Aypi’s rage is certainly justified, and she offers some interesting ideas on the roles of men and women and their relationship in society. How what both men and women want has changed so men are more interested in finding foreign wives to fit in their strict moulds as the local women are striving for something else. There are some impactful lines like: “Women’ve lost their natural personality, and men’ve become too submissive and they can’t take it anymore.”

The Tale of Aypi is odd and melancholy as so many characters in this story have sad or hard lives. While many of the villagers have decided to give in and move, it’s clear that they won’t have it easy when they’re in the city as their attitudes are so different to people from the city. The Tale of Aypi is a story of community and cultural clash. The inclusion of Aypi the vengeful spirit is sometimes hard to follow as she often goes from being an almost solid person to some sort of spirit who isn’t connect to anything. Still, The Tale of Aypi is a compelling story and at less than 200 pages it packs in a lot of thoughts and ideas into it.

READ THE WORLD – Moldova: The Good Life Elsewhere by Vladimir Lorchenkov

Translated by Ross Ufberg. Narrated by Daniel Thomas May.

Trigger warnings for rape, child trafficking and suicide.

Set in the early 2000s, a group of villagers in Moldova dream of a new life in Italy. They live an impoverished life in Moldova and through any methods they can think of they try to get to Italy where they’ve been told you get paid thousands of euros for just washing dishes.

The Good Life Elsewhere is a strange and funny story. The ways these people attempt to get to Italy become more and more absurd. To begin with there’s the understandable and realistic attempt to cross by paying smugglers who promise to get them across the Italian border and con them out of €4,000 each as it’s revealed that they never left Moldova. From there the attempts get more outrageous and include building both an aeroplane and a submarine out of a tractor.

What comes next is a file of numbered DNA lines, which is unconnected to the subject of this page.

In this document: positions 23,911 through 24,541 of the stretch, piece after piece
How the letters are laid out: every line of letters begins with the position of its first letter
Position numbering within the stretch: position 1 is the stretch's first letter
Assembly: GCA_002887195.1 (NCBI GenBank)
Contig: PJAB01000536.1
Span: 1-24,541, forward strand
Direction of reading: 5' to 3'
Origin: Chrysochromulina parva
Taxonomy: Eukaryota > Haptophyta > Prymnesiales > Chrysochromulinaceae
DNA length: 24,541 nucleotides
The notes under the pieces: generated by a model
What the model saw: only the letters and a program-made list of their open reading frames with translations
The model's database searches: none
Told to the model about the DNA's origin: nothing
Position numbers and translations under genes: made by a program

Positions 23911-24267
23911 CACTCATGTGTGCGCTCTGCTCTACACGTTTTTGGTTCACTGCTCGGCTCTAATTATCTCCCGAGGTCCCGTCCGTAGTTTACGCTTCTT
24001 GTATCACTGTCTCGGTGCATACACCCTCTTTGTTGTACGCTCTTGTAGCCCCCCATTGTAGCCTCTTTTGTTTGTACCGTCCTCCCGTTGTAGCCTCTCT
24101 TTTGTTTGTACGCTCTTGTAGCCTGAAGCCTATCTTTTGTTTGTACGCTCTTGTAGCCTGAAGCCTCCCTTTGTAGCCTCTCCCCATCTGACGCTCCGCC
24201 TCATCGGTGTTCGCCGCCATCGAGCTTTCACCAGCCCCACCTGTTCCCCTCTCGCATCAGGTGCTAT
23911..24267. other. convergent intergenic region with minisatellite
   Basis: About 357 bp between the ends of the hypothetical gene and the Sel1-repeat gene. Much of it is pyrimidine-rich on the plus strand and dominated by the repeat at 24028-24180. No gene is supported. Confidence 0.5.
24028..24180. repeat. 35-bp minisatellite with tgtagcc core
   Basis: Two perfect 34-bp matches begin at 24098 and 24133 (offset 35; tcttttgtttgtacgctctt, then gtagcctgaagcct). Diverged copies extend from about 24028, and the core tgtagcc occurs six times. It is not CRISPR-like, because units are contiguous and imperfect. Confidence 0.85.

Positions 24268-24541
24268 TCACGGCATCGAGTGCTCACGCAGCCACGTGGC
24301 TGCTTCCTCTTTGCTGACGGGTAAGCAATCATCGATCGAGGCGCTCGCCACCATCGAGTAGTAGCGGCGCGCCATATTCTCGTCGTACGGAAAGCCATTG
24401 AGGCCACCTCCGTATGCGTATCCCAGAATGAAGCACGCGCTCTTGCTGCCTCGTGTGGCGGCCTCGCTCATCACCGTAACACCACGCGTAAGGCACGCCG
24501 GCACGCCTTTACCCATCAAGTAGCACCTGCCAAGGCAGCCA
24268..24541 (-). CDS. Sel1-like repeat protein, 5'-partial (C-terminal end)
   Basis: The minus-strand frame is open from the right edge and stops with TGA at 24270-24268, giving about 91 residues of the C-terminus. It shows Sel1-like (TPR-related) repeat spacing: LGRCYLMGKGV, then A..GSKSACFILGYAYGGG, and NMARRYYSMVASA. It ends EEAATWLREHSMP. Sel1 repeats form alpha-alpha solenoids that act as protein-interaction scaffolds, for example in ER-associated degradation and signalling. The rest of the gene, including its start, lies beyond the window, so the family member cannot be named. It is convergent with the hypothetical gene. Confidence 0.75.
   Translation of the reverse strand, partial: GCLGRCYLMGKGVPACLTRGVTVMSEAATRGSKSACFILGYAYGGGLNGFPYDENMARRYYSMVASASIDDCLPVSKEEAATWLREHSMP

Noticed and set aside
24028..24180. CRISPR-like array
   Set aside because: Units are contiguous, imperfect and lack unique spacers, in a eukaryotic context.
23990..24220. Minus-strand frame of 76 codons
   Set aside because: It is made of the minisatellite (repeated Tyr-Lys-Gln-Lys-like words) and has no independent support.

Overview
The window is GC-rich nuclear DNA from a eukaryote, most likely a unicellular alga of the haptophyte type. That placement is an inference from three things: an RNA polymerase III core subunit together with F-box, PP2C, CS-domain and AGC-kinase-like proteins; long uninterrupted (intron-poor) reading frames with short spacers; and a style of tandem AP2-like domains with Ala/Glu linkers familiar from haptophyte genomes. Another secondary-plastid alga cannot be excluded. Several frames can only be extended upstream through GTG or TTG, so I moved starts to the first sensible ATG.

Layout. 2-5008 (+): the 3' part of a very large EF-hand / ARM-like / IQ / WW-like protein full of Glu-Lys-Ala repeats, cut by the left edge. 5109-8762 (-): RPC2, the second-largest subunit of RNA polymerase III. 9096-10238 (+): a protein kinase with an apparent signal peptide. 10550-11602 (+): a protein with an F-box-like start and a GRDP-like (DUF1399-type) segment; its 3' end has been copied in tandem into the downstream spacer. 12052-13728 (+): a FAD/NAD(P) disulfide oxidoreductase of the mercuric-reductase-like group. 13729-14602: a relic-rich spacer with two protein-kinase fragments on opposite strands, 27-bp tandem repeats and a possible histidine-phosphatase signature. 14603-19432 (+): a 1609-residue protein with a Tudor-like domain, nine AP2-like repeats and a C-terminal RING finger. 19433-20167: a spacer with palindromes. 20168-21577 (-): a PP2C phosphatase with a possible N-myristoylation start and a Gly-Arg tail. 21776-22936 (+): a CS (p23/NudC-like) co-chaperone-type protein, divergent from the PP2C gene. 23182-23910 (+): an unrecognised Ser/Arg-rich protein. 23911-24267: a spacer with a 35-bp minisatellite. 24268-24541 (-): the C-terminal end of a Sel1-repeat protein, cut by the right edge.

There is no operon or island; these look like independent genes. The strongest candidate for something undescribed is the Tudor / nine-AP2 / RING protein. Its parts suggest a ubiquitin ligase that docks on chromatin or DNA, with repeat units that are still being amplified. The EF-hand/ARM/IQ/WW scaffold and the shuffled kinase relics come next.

I think listening to the audiobook helped me take in and understand this story. The narrator does a good job at distinguishing the many characters voices and I think the humour of the various situations came across a lot better than if I was just reading it. Hearing someone tell a funny story is often more entertaining than reading the funny story yourself.

The Good Life Elsewhere follows multiple characters including a man who has been obsessed with Italy since he was a child and has spent years learning the language and a priest who accidentally starts a couple of crusades leading hundreds of people to Italy on foot. There’s also a number of politicians who seem the most realistic out of them all aka could be from a Moldovan version of The Thick of It.

You can almost get emotional whiplash from The Good Life Elsewhere. The antics these villagers get into to try and get to Italy are often ridiculous and amusing but, as the trigger warnings suggest, there’s also a dark underbelly to it all. People who lose everything in their quest to get to Italy take their own lives, and when a woman is repeatedly raped over the course of years, it’s almost like a footnote and there isn’t time to linger on it before the next strange event is discussed. Besides the triggering content, often just after an amusing escapade or attempt to conduct a plan to get to Italy, something suddenly happens that turns to comedic into a tragedy.

The Good Life Elsewhere is an interesting story to consider in terms of European politics and the extreme lengths people will go to, to try and get somewhere they believe will give them a better life. The “fear” of immigrants Italy and Romania seem to have, the way Moldovans have to pay bribes to the police or other officials in order to keep travelling, how people are detained for no reason and have no idea if or when they can continue. It’s all very sad. Moldova joined the EU in 2016, as The Good Life Elsewhere is set in the early 2000s there’s often discussions of the EU, Moldova potentially joining it and what that could mean for the people. Especially as Moldova was once a part of the Soviet Union so there is the stark contrast between what was once a pro-Soviet country and how they almost idealise the West – in this case Italy. It really is weird but interesting how Italy becomes the almost promised land to these people, and how a whole village becomes enamoured with it.

The Good Life Elsewhere is equal parts tragedy and comedy. It’s satirical and odd and often unbelievable, but even today thousands of people travel from their homeland, risking death in the hope of where they end up might provide a better life for them and their loved ones, so it’s not totally unbelievable. It just pushes everything to the extreme.

REVIEW: Crooked Kingdom by Leigh Bardugo